• avatar

    Until they set up a kill switch so that when you raise the hood to test the emissions is engaged and it’s turned off when in Drive they aren’t really cheating.

    Chrysler tried that in the Seventies, didn’t work long….

    • 0 avatar

      Can you point me to an article? I’m always looking up stuff I learn about on here, learn something new everyday.
      I’m not seeing one, not to say your wrong, but rather I’m interested.

      • 0 avatar

        looking back thru TTAC, i found some comments about pontiac’s 455 and a timer’d EGR system. there was a suggestion that chrysler did something similar.

        then i found this:

        not quite the same thing, but interesting.

  • avatar

    Judging from some of the comments, there are some who are confused by this.

    CO2 emissions = fuel economy. CO2 emissions aren’t smog, but a measure of the amount of fuel burned. (The only difference between CO2 and MPG is that CO2 accounts for the higher energy content of diesel and is adjusted accordingly.)

    What the article is saying is that the fuel economy tests in Europe are being gamed. If you compare European reported fuel economy with the EPA results for like cars, then it’s easy to see how this would be the case — the European results are invariably much more optimistic than the US tests.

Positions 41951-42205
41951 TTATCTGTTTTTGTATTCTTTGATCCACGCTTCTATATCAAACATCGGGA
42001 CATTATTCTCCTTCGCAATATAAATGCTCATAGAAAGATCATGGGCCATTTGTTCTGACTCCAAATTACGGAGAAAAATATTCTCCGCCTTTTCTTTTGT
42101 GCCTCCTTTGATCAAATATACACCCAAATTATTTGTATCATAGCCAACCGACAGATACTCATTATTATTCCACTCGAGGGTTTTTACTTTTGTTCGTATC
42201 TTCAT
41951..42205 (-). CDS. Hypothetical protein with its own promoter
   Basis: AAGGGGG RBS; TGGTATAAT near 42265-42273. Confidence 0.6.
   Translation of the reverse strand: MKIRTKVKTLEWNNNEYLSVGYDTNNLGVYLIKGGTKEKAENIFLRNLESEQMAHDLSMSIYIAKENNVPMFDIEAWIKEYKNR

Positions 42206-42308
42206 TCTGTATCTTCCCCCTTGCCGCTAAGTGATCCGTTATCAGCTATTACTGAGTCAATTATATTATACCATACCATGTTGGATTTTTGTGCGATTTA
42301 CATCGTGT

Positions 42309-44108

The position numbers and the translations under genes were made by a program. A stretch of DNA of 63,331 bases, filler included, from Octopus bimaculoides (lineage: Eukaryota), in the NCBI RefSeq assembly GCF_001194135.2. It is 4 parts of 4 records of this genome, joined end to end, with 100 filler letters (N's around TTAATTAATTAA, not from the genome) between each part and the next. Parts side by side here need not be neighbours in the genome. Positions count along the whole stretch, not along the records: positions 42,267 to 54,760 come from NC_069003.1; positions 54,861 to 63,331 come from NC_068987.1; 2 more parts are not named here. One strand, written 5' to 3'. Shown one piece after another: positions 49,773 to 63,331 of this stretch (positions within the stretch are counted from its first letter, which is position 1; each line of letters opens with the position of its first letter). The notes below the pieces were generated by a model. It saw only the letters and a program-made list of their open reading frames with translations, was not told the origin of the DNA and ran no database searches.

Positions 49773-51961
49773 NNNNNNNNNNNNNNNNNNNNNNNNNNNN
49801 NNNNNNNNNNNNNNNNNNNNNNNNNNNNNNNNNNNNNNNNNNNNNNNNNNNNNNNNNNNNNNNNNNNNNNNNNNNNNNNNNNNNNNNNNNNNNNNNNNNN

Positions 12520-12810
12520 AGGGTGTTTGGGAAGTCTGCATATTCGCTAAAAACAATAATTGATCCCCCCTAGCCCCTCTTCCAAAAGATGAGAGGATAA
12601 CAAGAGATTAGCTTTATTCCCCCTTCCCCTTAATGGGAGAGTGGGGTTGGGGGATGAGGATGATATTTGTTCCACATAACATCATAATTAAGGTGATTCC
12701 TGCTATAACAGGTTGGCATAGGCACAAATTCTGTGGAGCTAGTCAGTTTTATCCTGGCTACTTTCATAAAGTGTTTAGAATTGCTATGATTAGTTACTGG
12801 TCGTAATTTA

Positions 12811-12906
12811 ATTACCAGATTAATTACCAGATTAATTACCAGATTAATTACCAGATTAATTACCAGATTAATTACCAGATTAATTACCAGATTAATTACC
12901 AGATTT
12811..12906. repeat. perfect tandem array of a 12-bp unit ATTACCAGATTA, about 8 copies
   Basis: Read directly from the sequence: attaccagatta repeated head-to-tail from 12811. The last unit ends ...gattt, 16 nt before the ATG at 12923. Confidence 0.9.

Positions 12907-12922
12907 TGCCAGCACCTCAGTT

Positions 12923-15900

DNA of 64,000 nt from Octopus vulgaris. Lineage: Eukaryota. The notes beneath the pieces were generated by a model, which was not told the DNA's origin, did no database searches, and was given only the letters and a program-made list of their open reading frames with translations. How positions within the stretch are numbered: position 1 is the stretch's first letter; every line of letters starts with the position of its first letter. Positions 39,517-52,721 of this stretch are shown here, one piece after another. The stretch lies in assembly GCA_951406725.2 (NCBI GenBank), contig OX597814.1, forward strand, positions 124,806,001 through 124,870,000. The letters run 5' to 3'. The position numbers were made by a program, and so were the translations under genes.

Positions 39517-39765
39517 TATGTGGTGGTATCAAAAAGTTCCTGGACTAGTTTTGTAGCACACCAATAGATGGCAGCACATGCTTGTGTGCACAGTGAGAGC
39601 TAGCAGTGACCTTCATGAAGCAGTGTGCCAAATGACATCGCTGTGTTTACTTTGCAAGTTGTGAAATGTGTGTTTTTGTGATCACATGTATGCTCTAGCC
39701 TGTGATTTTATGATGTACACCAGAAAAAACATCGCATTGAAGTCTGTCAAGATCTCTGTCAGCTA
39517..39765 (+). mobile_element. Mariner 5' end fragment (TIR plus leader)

• 0 avatar

      So what you’re saying is the europeans are even better than us at gaming the system. I rather doubt that.

      • 0 avatar

        Rather than doubt it, you could just consult with your friends at Google, and compare test results for US cars with those in the EU. (If you use UK mpg measures, then make sure that you convert imperial to US gallons.)

        • 0 avatar

          Sorry there, pch, I was being tongue in cheek. But who is this great Google of whom so many speak?

          • 0 avatar

            Google is like the moon landing — it’s fake, and I just made it up.

            One thing that the Europeans do differently is that they allow on-the-road testing. (In the US, it’s all done on a machine.) So automakers choose interesting locations in order to test their vehicles.

      • 0 avatar
        George B

        The US maintains two sets of books on EPA fuel economy. The numbers used to determine CAFE compliance deviate widely from real-world observed fuel economy, but those results are not widely published. The fuel economy numbers on the window sticker both use a tougher test cycle and include a fudge factor to bring them closer to reality. The window sticker fuel economy numbers are reasonably accurate for an average normally aspirated engine car driven moderately. Cars with turbocharged gasoline engines do worse in the field with typical drivers than they do in the test.